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Gates unveils new ‘Don’t Ask’ regulations

Changes intended to reflect ‘common sense and common decency’



Defense Secretary Robert Gates (left) and Chairman of the Joint Chiefs of Staff Adm. Michael Mullen are changing how the Pentagon will implement "Don't Ask, Don't Tell." (DC Agenda photo by Chris Johnson)

Defense Secretary Robert Gates announced Thursday that the Pentagon is changing how it will implement “Don’t Ask, Don’t Tell,” including limiting third-party outings and raising the rank of the officers handling inquiries.

Joined by Chairman of the Joint Chiefs of Staff Adm. Michael Mullen, Gates unveiled the changes to enforcing the ban on gays serving openly during a Pentagon press conference.

“I believe these changes represent an important improvement in the way the current law is put into practice, above all, by providing a greater measure of common sense and common decency to a process for handling what are difficult and complex issues for all involved,” Gates said.

Gates said Mullen, Vice Chairman of the Joint Chiefs of Staff Gen. James Cartwright and the service chiefs are unanimous in their support for these new regulations.

While unveiling the changes, Gates said in response to a DC Agenda question that he doesn’t recommend legislative action to repeal the “Don’t Ask, Don’t Tell” law until the Pentagon working group completes its review of the law.

Gates established the working group in February to examine the implications of repealing the 1993 ban on open service. The group’s study is set for completion by Dec. 1.

“I do not recommend a change in the law before we have completed our study,” he said. “There is a great deal we don’t know about this in terms of the views of our service members and trying to get the views of our families.”

Gates said the working group also is necessary to examine changing regulations for benefits and look at other implementation issues.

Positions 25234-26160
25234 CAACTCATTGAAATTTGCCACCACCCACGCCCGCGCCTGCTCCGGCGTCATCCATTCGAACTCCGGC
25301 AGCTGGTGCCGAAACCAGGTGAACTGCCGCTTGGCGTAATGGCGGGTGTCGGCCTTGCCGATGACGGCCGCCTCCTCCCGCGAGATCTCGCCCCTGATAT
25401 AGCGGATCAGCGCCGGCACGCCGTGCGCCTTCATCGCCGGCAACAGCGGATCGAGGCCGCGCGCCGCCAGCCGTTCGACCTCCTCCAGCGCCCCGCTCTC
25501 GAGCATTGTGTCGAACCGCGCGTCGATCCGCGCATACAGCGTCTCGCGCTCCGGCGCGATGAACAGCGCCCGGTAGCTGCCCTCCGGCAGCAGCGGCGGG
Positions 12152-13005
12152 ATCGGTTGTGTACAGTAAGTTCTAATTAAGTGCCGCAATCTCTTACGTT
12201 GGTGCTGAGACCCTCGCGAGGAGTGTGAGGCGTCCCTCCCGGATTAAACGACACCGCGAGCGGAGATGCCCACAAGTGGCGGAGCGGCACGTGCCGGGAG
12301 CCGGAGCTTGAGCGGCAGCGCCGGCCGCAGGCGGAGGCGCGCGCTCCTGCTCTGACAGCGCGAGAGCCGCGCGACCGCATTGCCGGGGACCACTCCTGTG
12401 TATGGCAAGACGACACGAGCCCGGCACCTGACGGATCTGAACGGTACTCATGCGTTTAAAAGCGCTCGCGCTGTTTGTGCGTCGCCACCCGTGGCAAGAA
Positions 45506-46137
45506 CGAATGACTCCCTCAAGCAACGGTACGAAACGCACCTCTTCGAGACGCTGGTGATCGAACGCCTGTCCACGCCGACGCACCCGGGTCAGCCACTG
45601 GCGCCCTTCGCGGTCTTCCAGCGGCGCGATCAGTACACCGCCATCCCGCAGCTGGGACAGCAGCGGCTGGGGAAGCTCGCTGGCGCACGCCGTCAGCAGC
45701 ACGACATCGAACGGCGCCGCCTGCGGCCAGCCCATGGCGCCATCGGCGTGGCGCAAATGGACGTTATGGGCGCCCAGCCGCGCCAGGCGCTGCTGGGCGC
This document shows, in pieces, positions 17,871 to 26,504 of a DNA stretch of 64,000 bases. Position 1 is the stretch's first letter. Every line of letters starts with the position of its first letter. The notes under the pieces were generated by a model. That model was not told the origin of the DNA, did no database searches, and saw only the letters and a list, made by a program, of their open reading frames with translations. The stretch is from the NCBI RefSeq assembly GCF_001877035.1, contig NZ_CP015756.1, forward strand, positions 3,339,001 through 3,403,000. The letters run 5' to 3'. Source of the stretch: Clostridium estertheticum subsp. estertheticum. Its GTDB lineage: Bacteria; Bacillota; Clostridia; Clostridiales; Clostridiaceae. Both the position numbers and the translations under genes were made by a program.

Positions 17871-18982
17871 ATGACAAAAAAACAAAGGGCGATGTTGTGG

“I think we need to do this thoroughly and professionally,” he said. “I think we need to do this right, if you will, and I think doing it hastily is very risky and I think does not address some of the concerns that have been expressed by the chiefs of staff of the services and a number of the questions that have been raised associated with this.”

Mullen, who testified in favor of open service for gays, lesbians and bisexuals last month, said he would “echo” Gates’s remarks with regard to legislative action on “Don’t Ask, Don’t Tell” before the working group completes its study.

“It’s very important for us to go through this process — and doing it with haste could easily generate a very bad outcome,” he said. “So understanding where we are — having that information from those it will affect most — is a very important part of this process.”

Asked whether the White House shares this view on the timing of repeal, Gates replied, “You would have to ask them, but I would tell you that my impression is the president is very comfortable with the process that we’ve laid out, and certainly with the changes that I have announced today.”

A senior defense official, who spoke on the condition of anonymity, later clarified for DC Agenda that the Pentagon isn’t taking a position on legislation related to “Don’t Ask, Don’t Tell” before the working group’s review is complete.

“It’s been very consistent out of here that the issue is not whether, it is how,” said the official. “In doing this, because this is the military, they wanted to do this in a way that is professionally thorough. So they are not going to be taking any position on any legislation at all. They’re not going to be supporting any legislation; they’re just not taking any position on legislation.”

The official said that Gates’ remarks during the press conference were consistent with his congressional testimony and other statements.